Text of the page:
Like Frankenstein shambling over the countryside, genetically altered plants have escaped from the labs.
It has long been a fear in Europe that companies would not be able to prevent the spread of genetically modified crops, foods altered to enhance nutrition, grow larger, or last longer on store shelves. Consumer groups and scientists have warned that once such organisms get into the wild, they could present a danger not only to the ecological balance of nature but also to humans and animals who eat them.
Their fears may have been realized.
In a scene reminiscent of Jurassic Park, man-made, genetically modified (GM) plants have made their first large scale escape from the labs and been discovered growing wild in the U.S., scientists reported Friday. Can those Frankenfoods be far behind?
In field research conducted in North Dakota, the scientists found that genetically modified canola was spreading in the countryside and mingling with existing strains, creating "transgenic" strains of canola. The researchers said that the unintentional release of such GM plants could have serious implications.
"These observations have important implications for the ecology and management of native and weedy species, as well as for the management of biotech products in the U.S.," said one of the study's coauthors, Cynthia Sagers from the University of Arkansas.
The genetically modified traits imparted to the canola plants, for example, make them resistant to certain herbicides, which makes them hardier. But if such a characteristic were genetically passed on to another plant, an invasive weed for example, the results could be disastrous. It could make a destructive and invasive plant difficult to eradicate and help it spread out of control.
So how worried should you be?
Sager and her colleagues' discovery isn't the first instance of GMs escaping into the wild. Canada and Japan have already reported such jailbreaks, according to the Ecological Society of America. It is unknown what the effects will be on food -- if any -- although some people have reported allergic reactions to genetically modified plants.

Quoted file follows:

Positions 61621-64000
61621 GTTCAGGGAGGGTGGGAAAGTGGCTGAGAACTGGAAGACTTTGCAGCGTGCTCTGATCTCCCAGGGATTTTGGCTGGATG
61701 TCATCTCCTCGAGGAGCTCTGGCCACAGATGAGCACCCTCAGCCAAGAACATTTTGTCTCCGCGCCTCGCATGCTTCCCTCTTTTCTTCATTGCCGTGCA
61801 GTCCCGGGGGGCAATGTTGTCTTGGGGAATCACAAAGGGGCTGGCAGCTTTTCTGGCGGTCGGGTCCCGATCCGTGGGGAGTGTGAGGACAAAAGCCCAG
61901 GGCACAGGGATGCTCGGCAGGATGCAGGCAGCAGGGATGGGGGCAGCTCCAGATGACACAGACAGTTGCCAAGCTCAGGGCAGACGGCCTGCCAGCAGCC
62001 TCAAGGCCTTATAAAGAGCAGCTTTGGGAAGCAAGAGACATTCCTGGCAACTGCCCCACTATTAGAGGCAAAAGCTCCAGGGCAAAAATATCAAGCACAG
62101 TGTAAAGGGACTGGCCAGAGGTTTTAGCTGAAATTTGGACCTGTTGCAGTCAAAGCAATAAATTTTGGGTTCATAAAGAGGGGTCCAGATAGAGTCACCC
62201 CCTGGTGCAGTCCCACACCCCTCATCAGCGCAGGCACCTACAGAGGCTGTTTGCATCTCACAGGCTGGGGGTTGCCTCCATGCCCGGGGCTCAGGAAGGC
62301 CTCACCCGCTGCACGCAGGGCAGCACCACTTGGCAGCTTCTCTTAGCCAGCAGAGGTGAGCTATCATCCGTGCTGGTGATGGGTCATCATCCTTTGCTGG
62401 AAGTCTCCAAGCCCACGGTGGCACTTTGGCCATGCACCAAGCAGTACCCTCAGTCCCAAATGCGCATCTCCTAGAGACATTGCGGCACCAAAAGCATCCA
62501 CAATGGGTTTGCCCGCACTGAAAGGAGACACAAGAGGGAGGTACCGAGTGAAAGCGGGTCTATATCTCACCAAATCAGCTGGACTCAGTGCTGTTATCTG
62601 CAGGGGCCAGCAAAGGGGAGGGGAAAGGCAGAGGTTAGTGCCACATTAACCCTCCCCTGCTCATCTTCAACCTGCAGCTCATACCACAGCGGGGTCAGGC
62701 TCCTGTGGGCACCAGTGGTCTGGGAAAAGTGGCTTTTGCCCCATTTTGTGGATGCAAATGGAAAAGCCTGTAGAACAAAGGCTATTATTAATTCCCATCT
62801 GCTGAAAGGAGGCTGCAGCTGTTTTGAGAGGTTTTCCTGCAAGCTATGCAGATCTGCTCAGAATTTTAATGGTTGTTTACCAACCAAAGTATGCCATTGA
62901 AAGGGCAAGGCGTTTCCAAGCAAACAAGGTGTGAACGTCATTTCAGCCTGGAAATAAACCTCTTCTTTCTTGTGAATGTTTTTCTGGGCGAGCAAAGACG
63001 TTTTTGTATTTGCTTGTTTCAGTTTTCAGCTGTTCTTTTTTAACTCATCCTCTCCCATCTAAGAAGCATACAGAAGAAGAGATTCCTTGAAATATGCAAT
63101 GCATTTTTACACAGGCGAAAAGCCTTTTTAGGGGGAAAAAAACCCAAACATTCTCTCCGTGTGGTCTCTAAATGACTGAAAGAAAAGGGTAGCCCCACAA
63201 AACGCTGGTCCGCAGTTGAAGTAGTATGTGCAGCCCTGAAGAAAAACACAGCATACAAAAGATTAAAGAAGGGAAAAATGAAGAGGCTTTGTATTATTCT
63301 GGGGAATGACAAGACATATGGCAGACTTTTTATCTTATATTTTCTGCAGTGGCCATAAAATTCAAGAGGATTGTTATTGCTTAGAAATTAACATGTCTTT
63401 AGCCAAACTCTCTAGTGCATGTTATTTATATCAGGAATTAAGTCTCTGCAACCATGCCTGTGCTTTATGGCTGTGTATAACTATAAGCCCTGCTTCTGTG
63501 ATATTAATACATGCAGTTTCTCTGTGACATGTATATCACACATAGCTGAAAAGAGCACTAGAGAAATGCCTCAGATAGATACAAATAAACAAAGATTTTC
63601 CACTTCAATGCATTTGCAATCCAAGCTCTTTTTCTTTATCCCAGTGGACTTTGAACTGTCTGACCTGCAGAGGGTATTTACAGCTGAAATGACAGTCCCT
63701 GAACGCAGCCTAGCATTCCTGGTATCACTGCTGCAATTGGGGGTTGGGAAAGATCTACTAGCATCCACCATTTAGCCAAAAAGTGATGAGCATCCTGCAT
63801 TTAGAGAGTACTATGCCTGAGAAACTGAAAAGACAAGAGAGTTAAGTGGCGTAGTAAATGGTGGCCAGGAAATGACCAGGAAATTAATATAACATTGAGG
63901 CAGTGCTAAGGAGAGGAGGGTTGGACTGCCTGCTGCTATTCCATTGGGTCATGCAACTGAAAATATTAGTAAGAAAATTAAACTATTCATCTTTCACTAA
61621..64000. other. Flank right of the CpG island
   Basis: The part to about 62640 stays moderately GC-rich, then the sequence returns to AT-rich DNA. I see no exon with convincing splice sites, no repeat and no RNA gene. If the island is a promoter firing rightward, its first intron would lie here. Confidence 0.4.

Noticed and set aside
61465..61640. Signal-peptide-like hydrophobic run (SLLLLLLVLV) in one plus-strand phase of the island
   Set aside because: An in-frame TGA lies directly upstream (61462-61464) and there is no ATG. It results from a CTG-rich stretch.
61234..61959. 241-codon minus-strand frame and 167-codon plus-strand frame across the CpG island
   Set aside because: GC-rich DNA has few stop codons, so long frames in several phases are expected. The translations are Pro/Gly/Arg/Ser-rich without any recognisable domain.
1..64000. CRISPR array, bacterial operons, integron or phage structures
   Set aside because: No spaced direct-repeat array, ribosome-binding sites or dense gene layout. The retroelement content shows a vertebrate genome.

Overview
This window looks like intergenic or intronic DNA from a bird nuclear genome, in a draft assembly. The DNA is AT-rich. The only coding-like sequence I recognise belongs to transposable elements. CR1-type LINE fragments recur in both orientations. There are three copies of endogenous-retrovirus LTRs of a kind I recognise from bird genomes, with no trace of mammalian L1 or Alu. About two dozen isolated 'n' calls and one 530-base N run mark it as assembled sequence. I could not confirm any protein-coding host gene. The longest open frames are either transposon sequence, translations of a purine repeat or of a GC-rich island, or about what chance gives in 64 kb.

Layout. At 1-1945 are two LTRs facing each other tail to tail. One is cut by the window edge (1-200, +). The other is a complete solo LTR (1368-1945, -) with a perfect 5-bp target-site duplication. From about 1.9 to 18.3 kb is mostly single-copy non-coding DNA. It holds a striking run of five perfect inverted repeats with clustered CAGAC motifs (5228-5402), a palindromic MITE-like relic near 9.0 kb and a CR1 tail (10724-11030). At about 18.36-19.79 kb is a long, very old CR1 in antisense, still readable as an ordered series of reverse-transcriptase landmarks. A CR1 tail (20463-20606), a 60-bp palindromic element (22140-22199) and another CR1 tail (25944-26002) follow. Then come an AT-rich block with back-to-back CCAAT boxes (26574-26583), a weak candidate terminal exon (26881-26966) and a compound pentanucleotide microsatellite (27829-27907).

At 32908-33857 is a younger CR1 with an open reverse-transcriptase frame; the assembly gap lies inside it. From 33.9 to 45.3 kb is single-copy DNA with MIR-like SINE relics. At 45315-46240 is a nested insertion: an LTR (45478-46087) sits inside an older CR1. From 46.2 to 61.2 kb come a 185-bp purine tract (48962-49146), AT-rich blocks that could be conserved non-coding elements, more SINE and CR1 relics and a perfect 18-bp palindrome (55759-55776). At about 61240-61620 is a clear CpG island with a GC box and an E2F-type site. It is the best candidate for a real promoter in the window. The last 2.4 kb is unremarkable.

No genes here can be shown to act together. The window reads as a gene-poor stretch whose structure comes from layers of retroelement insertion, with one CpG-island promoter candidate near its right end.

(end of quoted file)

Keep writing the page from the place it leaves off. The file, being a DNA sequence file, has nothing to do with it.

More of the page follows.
Indeed, in other parts of the world genetically engineered byproducts -- so-called Frankenfoods -- have already unintentionally made it onto grocery store shelves.
In the U.K, the country's Food Standards Agency revealed recently that beef from the offspring of a cloned cow was sold to consumers last year. That beef was eaten by consumers. Furthermore, the FSA said that it has uncovered yet another case of cloned beef being sold to the public. It is also now investigating the possibility that milk from cloned animals was sold to families in Britain.
There was no identifying or warning label on any of these foods, said the FSA, and the agency says such foods are illegal because they must be first approved and tested for safety as "novel foods."
The European Parliament has voted for a ban on foods derived from clones and their offspring as well, but it has not become the law of the land there yet.
These recent developments have alarmed consumer advocates given how rapidly GMOs are spreading before they can be adequately tested and their effects on humans studied. It was just 14 years ago when the first mammal cloned from an adult cell, Dolly the sheep, was created.